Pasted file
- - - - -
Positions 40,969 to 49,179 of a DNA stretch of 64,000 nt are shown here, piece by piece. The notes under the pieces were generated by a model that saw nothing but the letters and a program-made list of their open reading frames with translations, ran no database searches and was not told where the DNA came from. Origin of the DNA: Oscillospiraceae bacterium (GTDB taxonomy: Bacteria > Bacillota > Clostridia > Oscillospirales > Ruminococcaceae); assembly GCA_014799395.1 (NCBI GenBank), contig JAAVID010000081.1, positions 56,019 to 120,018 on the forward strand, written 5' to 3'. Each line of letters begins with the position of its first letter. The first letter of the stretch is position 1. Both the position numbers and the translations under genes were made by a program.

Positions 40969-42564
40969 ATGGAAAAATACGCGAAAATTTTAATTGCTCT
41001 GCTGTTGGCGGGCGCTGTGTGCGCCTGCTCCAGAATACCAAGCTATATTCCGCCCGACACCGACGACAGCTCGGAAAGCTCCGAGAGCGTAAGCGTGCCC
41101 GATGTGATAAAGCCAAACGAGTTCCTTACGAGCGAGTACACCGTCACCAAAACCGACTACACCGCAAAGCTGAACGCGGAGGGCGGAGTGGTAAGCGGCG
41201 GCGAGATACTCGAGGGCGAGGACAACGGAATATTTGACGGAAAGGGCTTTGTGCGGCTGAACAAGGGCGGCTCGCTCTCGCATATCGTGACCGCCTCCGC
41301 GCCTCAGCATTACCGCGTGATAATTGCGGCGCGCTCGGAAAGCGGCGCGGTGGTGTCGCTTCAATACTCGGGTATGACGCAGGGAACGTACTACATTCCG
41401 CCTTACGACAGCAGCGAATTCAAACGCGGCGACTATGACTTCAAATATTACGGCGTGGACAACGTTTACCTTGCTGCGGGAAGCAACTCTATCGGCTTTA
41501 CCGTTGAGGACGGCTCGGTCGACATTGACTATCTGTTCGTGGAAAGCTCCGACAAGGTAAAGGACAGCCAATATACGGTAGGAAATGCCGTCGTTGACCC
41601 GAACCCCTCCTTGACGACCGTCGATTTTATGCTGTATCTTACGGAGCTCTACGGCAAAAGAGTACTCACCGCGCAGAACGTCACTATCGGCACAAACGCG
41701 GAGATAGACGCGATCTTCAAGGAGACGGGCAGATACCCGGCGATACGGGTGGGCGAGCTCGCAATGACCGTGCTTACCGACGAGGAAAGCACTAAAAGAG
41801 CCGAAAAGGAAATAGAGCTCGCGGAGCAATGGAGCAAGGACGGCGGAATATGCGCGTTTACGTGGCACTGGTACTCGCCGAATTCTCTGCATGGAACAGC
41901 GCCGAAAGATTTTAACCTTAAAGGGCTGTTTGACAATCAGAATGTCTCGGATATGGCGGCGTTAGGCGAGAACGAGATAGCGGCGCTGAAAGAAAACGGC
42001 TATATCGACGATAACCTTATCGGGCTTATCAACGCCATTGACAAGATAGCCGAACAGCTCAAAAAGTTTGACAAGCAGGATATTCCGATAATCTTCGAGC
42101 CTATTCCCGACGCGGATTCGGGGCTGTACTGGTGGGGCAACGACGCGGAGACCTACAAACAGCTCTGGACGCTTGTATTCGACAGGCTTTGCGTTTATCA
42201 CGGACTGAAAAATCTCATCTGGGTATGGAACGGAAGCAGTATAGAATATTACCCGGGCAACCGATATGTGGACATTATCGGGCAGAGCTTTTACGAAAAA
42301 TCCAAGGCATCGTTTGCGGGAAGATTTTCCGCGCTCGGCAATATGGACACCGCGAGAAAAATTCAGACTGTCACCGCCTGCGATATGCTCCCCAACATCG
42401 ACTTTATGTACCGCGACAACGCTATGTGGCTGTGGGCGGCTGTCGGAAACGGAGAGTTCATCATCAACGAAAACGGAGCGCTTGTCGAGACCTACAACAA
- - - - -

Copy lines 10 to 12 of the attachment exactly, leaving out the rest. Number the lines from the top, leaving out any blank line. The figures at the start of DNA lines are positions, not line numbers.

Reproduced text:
41601 GAACCCCTCCTTGACGACCGTCGATTTTATGCTGTATCTTACGGAGCTCTACGGCAAAAGAGTACTCACCGCGCAGAACGTCACTATCGGCACAAACGCG
41701 GAGATAGACGCGATCTTCAAGGAGACGGGCAGATACCCGGCGATACGGGTGGGCGAGCTCGCAATGACCGTGCTTACCGACGAGGAAAGCACTAAAAGAG
41801 CCGAAAAGGAAATAGAGCTCGCGGAGCAATGGAGCAAGGACGGCGGAATATGCGCGTTTACGTGGCACTGGTACTCGCCGAATTCTCTGCATGGAACAGC